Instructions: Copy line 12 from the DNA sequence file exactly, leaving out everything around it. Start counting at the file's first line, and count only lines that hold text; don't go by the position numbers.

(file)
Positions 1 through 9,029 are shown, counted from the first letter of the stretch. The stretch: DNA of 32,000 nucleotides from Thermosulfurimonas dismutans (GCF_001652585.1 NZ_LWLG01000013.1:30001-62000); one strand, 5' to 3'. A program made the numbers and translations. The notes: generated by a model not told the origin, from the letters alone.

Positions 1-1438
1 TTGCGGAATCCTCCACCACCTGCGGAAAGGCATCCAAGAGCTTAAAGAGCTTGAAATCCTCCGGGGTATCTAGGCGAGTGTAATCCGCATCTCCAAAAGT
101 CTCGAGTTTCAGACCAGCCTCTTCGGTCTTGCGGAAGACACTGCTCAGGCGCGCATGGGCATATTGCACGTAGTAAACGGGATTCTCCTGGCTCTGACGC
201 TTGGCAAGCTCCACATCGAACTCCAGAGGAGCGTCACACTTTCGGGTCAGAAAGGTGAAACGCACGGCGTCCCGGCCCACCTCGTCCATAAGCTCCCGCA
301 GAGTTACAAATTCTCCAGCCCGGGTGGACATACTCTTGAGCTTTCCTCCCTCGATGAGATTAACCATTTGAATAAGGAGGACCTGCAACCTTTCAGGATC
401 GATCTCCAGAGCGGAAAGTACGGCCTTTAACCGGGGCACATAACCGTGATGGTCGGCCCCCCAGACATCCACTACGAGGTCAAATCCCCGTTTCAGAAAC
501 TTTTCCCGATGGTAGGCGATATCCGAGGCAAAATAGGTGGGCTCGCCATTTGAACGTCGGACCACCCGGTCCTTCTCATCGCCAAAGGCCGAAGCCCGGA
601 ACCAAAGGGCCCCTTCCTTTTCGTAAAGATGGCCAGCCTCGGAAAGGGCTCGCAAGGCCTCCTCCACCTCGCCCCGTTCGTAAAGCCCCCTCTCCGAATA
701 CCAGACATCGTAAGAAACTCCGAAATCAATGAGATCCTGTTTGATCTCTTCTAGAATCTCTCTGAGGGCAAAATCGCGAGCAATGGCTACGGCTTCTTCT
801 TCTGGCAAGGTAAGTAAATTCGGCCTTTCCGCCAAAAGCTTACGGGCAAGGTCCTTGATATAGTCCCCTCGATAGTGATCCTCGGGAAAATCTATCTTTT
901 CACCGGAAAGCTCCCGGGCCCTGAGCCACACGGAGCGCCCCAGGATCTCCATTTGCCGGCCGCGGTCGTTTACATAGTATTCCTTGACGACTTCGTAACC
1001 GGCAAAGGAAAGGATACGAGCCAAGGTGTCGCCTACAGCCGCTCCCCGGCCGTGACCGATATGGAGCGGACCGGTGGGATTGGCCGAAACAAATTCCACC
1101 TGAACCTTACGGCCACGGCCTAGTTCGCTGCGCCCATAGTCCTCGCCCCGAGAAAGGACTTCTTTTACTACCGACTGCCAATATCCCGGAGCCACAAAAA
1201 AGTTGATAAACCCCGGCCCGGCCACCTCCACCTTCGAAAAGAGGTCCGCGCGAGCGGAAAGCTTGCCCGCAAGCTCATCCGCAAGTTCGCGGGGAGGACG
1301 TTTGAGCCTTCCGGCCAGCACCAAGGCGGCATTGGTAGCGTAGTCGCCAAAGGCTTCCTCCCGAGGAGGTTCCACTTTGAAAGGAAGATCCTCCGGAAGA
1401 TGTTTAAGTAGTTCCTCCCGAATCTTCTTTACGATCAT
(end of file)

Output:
901 CACCGGAAAGCTCCCGGGCCCTGAGCCACACGGAGCGCCCCAGGATCTCCATTTGCCGGCCGCGGTCGTTTACATAGTATTCCTTGACGACTTCGTAACC